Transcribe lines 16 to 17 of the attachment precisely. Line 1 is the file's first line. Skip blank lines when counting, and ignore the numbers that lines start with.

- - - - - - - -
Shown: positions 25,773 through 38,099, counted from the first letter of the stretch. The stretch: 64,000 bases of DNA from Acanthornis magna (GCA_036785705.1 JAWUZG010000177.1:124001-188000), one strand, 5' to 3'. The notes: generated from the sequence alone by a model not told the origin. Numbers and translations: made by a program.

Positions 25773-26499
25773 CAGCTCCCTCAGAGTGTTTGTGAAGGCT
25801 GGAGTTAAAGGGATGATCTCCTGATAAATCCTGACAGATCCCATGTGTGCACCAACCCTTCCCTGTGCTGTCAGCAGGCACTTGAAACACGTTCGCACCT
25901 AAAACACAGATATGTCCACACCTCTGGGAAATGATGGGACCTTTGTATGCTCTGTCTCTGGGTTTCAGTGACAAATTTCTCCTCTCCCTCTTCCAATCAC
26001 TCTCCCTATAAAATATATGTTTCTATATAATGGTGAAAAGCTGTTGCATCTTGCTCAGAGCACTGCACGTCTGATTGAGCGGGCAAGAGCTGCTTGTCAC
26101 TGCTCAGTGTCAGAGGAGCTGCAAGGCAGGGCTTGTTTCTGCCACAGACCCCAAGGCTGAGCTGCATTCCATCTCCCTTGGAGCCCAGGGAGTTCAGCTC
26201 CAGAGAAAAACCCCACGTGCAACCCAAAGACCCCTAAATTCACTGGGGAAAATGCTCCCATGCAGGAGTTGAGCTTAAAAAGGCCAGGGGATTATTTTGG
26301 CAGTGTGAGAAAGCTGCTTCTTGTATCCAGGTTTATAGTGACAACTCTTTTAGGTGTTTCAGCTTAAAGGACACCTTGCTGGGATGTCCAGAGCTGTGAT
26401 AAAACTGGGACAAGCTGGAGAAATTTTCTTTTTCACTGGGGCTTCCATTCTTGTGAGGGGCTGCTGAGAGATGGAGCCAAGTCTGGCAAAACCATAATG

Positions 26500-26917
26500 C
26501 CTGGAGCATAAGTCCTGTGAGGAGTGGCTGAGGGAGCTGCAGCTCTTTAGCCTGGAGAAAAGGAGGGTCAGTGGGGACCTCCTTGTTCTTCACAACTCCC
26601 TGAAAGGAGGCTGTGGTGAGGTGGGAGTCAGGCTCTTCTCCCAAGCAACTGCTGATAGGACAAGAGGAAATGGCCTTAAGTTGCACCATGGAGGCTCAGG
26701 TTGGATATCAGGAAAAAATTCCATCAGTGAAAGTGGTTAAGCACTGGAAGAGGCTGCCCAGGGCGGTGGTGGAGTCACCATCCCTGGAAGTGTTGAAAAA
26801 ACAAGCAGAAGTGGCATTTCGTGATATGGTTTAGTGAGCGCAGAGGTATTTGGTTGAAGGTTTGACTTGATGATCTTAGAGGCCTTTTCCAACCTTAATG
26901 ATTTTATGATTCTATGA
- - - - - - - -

26801 ACAAGCAGAAGTGGCATTTCGTGATATGGTTTAGTGAGCGCAGAGGTATTTGGTTGAAGGTTTGACTTGATGATCTTAGAGGCCTTTTCCAACCTTAATG
26901 ATTTTATGATTCTATGA